Statins are prescribed to reduce cholesterol levels in people with a high risk of cardiovascular disease, which includes those with type 2 diabetes. In 2008 there were 48.5 million prescriptions for statins dispensed in Britain, and an estimated 2.3 million people are now taking them. But some statin users can suffer adverse effects, including liver problems, and muscular soreness known as myopathy. In extremely rare cases, a condition called rhabdomyolysis can also occur, in which muscles can start to disintegrate.
Recent evidence shows that certain genes may be instrumental in predicting whether people on statins are more likely to develop these adverse effects. A single change in a gene known as COQ2 has been associated with more than twice the odds of myopathy in people taking statins. For an unrelated gene, SLCO1B1, mutations can increase the chance of myopathy by 4.5 to 17 times.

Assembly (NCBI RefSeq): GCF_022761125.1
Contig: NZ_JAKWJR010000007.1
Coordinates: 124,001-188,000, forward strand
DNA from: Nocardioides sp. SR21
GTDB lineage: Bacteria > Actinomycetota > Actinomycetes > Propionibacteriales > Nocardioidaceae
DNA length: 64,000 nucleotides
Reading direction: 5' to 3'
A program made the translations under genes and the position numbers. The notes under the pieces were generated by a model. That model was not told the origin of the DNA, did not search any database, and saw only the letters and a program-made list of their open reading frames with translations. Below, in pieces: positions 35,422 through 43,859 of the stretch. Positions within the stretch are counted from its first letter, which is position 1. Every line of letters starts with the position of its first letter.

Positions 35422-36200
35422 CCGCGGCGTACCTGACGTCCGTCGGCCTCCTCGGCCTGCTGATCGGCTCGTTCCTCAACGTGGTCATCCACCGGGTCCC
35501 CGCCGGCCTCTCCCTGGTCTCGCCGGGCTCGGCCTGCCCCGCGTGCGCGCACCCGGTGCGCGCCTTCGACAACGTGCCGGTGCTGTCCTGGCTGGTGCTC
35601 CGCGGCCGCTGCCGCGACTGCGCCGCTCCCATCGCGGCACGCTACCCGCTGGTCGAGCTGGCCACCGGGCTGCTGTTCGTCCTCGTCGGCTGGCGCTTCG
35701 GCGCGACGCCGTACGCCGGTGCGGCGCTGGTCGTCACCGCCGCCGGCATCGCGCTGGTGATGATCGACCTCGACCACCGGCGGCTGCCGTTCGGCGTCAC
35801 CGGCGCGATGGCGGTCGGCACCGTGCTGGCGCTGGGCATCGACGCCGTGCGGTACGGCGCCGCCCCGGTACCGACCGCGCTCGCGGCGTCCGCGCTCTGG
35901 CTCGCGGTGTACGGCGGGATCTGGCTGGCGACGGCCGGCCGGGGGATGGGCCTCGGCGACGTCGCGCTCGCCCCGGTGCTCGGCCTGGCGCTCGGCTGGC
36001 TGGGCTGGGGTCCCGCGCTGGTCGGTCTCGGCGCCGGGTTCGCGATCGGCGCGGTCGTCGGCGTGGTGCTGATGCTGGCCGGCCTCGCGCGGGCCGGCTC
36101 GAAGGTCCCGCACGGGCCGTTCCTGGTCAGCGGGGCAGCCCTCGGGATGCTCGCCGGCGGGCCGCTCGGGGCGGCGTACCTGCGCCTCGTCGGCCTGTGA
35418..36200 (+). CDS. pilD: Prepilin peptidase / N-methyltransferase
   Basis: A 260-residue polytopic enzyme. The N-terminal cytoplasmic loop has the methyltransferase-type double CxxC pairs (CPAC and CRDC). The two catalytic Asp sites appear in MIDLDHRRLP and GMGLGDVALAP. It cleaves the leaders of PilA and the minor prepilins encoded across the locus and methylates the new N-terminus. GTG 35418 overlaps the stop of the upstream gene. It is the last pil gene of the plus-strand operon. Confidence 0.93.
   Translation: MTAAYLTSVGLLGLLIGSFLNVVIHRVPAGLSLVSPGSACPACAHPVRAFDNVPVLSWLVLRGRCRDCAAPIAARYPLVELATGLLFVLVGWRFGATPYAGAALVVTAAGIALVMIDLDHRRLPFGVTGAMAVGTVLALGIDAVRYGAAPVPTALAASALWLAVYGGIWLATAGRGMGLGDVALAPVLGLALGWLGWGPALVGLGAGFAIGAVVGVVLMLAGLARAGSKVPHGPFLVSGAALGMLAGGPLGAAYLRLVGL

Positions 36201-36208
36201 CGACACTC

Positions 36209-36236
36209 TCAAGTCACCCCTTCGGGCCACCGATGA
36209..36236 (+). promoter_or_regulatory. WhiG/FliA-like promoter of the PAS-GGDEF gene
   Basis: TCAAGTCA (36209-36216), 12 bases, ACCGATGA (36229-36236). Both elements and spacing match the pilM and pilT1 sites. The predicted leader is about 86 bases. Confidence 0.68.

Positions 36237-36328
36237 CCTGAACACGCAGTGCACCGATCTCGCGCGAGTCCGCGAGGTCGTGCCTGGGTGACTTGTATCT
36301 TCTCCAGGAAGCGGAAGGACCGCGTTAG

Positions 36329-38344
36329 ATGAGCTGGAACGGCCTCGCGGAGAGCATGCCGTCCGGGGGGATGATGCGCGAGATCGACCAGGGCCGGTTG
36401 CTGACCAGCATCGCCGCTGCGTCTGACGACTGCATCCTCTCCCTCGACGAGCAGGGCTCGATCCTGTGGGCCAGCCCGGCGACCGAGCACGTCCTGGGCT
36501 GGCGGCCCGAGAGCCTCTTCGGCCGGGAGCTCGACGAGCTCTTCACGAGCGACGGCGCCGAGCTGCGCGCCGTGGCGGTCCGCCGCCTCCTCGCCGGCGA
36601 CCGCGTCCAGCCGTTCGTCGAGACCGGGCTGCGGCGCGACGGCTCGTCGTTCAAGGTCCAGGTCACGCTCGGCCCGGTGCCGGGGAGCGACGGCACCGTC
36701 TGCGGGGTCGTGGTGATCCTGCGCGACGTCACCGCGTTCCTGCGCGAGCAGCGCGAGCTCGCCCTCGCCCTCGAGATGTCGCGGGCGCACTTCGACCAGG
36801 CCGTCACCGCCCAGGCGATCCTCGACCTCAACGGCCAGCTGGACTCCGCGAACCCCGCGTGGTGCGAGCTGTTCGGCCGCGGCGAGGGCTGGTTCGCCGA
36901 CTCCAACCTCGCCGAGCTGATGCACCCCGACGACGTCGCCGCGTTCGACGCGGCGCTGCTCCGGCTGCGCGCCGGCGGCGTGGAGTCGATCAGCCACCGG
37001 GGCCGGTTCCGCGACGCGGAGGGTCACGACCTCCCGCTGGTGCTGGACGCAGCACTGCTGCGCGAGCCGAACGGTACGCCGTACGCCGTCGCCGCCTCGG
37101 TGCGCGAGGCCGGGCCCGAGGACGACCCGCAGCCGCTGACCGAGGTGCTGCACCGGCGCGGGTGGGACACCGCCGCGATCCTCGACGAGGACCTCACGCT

The Times reports that a new study led by Dr Rachel Marrington, a senior clinical biochemist at Birmingham Heart of England NHS Foundation Trust, will address whether testing patients for these gene variants could be a reliable method of identifying those at greatest risk of muscle-wasting side-effects. Recruitment of several hundred West Midlands and Bristol patients for the four-year, £115,000 project has now begun.
The genetic test results from Dr Marrington's study are for research purposes only and will not be used to change treatment plans for the participants being recruited. However, genetic testing could become an integral part of personalized medicine that could contribute to informed use of prescribed drugs and improved compliance. Dr Marrington told the Times, 'It is still a long way off but if associations are shown to be robust in the general population we could be using this as a frontline test before patients are placed on drugs'.